Motorola pulled out of the Macintosh clone market at a cost of $95 million on Thursday after failing to come to terms with Apple?s new licensing policy, leaving some users openly criticising the strategy being put in place by Apple?s acting chief executive Steve Jobs.
Silicon Valley rumours have been rife in recent weeks that Jobs tough stance on curbing the Mac clone market would lead to the breakdown of relations between Apple and its PowerPC consortium partners, Motorola and IBM. The rumours were given added weight last week when Apple bought out its biggest clone partner, Power Computing.
At lunchtime on Thursday came confirmation from Motorola that it would cease production of its StarMax range of Mac clones with effect from the end of this year. In a statement the company openly blamed the Jobs-inspired campaign to wind down the clone market which has meant that Motorola could not license MacOS 8.0.
The Motorola statement said that negotiations had been underway with the old Apple management under ousted CEO Gil Amelio since February and that ?essential agreement? had been reached between the two companies in June. But then Amelio was removed and an interim management team under Jobs was out in place with a mission to shut out the clone makers.
Joe Giglielmi, general manager of Motorola Computer Group, said: "This announcement brings to an end out effort to reach agreement with Apple on terms that would have supported our continued MacOS investments."
The decision to pull out of the Mac market will cost Motorola. Its third quarter results, due to be released on 6 October, will carry a $95 million charge to cover the withdrawal. The company has pledged to honour all warranties to StarMax customers.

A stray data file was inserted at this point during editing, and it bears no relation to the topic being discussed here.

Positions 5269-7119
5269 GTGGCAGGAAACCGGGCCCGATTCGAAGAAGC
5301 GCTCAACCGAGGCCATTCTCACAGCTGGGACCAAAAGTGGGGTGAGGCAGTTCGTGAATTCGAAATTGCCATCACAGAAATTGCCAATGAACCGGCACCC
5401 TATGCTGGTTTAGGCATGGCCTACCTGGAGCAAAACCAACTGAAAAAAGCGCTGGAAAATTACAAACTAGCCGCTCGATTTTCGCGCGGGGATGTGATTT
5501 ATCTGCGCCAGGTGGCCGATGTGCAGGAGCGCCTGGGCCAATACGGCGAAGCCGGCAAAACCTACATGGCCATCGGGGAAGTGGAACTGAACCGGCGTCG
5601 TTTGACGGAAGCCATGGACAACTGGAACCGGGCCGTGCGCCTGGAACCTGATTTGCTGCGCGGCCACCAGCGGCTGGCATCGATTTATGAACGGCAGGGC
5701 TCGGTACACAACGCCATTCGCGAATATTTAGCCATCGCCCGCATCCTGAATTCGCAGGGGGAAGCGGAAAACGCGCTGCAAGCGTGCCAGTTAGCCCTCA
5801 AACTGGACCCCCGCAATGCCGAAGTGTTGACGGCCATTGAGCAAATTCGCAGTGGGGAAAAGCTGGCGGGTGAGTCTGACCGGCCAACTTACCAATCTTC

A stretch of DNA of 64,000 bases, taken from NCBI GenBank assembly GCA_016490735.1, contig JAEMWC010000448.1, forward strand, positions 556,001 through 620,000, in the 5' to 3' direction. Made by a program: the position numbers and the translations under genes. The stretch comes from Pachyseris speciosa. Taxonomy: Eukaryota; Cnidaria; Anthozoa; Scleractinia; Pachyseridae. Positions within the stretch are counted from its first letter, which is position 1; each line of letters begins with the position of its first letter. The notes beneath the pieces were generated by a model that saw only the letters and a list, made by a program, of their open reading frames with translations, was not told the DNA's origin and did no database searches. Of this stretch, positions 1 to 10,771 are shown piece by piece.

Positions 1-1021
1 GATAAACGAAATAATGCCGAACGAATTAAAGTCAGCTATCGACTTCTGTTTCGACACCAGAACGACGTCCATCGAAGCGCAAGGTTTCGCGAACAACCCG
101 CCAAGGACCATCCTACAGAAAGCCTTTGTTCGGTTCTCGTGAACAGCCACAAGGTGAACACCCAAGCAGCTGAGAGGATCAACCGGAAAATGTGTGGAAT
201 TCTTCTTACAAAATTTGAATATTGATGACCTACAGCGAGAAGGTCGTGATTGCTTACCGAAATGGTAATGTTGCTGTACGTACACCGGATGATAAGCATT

Apple, Motorola and IBM have been working partners since 1991 when they teamed up against the Wintel axis in a bid to develop a new generation of processors and operating systems. All eyes are now on IBM, which has reportedly also given up its efforts to reach agreement on licensing MacOS.
The collapse of the Motorola tie-up has left some Mac users openly questioning what Jobs strategy is? Can Apple really afford to break away from such powerful allies in favour of what many among the Mac faithful see as a deal with the devil in the shape of Apple?s recent technology agreement with Microsoft?
On Thursday the Mac bulletin boards were filled with confused and angry users. One wrote: "Jobs is killing the Mac. He doesn?t care. Don?t forget he got the boot years ago and he?s big friends with [Oracle CEO] Larry Ellison. How can you get out of licensing, PowerPCs, alliances with IBM and Motorola, go to bed with Microsoft and still think you?ll succeed.
"The bottom line is that we have all been taken for one big ride. All our investments in hardware, software and training are being flushed in the sewage because Jobs says the PC wars are over and Microsoft won long ago. It?s not about the PC wars you *****, it?s about choice!"
Another raged: "With Motorola out of the Mac clone business, this really smells like the death of Apple?Apple must be really stupid to kill off the clone business! Let?s get rid of Steve Jobs!"